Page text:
Withdrawal Agreement Defeat

On 22 October 2019, the House of Commons agreed, by 329 votes to 299, to give a second reading to the revised withdrawal agreement (negotiated by Boris Johnson earlier this month), but when the accelerated timetable it had proposed did not receive the necessary parliamentary support, Johnson announced that the law would be overturned. [38] [12] 5 Withdrawal Agreement Act (session 2019): services.parliament.uk/Bills/2019-20/europeanunionwithdrawalagreement.html [called December 6, 2019]. November 2019] On 20 December 2019, just after the opening of Parliament after the 2019 British general election (in which the Conservative Party won a large majority of 80 seats), the government introduced a new bill to ratify its draft withdrawal agreement. She also moved another guillotine motion to limit debate on the bill. 6.Am 29 March 2017, the then Prime Minister, Prime Minister Hon Theresa May, informed the European Council of the UK`s intention to withdraw from the European Union in accordance with Article 50 of the Treaty on European Union (TEU). Article 50 stipulates that, within two years, the European Union should „negotiate and conclude an agreement with the [withdrawal] state that sets out the terms of its withdrawal within the framework of its future relations with the Union“6 In the absence of substantial changes in the positions of the political parties, the government was defeated by 432 votes to 202 in the vote of 15 January. The 230-vote lead was the worst for a government in the modern history of Parliament. [76] 196 Conservative MPs, 3 Labour MPs and 3 independent MPs supported the agreement. The deal was voted against 118 Conservative MPs, 248 Labour MPs, 35 SNP MPs, 11 Liberal Democrats, 10 DUP MPs, 4 Plaid Cymru MPs, the only Green MP and five independent MPs. [77] On 15 January 2019, the House of Commons voted with 230 votes against the Brexit withdrawal agreement,[10] the largest vote against the British government in history. [31] The government may survived a vote of confidence the next day. [10] On March 12, 2019, the House of Commons voted 149 votes against the agreement, the fourth-biggest defeat of the government in the history of the House of Commons.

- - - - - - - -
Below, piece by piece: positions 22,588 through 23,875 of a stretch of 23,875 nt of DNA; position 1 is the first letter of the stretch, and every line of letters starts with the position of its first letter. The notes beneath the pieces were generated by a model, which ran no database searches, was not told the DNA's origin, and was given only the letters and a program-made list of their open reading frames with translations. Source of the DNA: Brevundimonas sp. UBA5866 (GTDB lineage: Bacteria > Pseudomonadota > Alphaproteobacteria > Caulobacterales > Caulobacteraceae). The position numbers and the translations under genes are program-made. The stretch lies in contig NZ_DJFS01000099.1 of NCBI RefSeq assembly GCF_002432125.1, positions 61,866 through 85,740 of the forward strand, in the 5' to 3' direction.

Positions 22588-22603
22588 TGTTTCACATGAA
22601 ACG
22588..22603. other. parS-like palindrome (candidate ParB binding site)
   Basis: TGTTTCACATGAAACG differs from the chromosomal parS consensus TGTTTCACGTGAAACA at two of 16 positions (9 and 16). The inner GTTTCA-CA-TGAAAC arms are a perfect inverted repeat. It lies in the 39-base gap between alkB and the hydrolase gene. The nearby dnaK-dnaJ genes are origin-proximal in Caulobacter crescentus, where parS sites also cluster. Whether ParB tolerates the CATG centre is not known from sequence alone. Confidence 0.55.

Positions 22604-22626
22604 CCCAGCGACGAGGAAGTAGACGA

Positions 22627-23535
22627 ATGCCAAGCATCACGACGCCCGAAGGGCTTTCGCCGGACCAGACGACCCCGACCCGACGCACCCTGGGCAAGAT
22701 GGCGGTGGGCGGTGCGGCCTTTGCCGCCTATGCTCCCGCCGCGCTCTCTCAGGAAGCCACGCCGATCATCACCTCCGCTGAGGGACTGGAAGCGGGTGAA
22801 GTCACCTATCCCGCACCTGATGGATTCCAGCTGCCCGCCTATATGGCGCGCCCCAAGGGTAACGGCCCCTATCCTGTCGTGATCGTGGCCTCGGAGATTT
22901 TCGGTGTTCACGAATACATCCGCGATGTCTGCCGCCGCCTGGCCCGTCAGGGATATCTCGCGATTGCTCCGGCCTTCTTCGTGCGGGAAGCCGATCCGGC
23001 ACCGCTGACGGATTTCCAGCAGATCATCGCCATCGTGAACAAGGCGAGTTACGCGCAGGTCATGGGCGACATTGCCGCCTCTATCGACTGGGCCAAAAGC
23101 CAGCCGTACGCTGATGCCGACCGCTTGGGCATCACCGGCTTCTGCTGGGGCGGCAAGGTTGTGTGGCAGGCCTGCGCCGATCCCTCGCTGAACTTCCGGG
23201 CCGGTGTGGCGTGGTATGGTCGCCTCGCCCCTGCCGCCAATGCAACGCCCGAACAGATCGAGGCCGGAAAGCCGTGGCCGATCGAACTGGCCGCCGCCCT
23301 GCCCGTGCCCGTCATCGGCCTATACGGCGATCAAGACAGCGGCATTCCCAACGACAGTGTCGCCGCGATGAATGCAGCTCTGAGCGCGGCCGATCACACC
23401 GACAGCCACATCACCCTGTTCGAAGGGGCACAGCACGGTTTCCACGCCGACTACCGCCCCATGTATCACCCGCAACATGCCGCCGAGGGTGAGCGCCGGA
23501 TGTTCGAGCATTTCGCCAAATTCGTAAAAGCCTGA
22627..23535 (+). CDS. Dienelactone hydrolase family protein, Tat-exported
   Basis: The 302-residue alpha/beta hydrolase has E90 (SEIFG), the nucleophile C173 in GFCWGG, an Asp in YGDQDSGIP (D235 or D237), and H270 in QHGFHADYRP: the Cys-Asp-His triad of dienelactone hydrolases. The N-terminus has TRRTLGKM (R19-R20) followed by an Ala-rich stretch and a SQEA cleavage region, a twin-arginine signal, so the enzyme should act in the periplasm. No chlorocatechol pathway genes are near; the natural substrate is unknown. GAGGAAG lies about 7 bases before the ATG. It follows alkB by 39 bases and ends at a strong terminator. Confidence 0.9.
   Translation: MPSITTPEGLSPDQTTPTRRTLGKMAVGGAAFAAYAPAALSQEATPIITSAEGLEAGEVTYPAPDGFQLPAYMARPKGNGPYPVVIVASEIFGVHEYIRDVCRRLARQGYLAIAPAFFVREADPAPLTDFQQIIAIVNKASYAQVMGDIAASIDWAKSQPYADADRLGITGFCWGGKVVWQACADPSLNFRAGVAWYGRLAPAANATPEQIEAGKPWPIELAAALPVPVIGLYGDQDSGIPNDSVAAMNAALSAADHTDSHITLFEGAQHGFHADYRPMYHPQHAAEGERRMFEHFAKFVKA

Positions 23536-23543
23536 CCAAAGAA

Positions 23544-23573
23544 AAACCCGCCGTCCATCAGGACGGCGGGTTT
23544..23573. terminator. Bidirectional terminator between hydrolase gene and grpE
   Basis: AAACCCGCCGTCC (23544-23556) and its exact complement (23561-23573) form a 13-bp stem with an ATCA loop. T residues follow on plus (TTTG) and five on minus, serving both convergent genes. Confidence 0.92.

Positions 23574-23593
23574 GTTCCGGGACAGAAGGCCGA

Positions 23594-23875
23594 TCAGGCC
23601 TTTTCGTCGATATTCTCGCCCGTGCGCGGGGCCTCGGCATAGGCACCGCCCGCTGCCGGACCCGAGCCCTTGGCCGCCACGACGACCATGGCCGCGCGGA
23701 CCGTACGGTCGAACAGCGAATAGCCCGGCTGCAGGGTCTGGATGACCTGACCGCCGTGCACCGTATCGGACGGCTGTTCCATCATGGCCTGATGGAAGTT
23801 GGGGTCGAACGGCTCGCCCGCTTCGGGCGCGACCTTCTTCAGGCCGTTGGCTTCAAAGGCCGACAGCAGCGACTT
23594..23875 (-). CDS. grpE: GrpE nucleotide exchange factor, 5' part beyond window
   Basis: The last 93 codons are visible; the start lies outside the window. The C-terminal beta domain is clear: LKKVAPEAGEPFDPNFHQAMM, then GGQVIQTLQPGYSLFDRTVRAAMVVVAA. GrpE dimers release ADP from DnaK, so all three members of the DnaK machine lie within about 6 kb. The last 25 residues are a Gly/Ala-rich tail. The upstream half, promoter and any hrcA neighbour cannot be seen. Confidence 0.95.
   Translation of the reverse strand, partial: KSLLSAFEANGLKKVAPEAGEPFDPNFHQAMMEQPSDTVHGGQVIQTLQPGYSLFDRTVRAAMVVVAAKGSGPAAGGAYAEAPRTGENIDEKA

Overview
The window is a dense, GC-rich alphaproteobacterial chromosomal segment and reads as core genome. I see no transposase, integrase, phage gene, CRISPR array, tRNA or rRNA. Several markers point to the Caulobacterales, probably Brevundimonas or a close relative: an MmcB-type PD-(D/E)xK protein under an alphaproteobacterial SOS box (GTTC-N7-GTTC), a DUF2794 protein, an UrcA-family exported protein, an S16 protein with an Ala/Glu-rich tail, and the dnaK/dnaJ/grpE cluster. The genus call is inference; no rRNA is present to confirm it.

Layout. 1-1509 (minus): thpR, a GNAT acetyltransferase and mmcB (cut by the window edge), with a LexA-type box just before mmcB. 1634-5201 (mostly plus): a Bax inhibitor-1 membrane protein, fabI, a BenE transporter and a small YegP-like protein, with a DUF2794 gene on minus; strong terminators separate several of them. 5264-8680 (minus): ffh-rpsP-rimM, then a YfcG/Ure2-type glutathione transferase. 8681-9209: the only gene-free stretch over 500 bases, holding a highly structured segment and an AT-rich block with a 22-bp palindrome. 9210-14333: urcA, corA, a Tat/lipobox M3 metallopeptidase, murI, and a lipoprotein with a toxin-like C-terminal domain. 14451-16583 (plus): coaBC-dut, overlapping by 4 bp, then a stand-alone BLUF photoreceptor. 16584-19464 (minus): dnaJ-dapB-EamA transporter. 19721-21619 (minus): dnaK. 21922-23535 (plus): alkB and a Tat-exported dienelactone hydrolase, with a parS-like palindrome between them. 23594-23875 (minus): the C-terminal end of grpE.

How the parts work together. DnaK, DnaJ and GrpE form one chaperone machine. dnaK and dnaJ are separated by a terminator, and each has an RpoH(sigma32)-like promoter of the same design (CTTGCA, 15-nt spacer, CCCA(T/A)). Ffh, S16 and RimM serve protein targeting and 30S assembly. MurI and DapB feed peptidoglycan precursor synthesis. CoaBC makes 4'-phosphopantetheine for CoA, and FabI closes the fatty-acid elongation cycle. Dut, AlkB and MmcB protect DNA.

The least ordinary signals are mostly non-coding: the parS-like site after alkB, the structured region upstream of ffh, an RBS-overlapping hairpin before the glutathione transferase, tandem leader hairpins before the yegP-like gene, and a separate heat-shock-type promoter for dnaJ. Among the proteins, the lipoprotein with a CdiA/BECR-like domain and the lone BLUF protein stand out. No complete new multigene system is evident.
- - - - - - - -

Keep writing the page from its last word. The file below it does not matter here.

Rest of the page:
[32] A third vote on the Brexit withdrawal agreement, widely expected on 19 March 2019, was rejected by the House of Commons spokesman on 18 March 2019, on the basis of a parliamentary convention of 2 April 1604, which prevented British governments from forcing the House of Commons to vote several times on a subject already voted on by the House of Commons. [34] [35] [36] An abbreviated version of the withdrawal agreement, in which the annex political statement had been withdrawn, consisted of the test of „substantial amendments,“ so that a third vote was held on 29 March 2019, but was rejected by 58 votes. [37] On 23 October, the House of Commons considered three technical provisions concerning the UK`s withdrawal from the EU.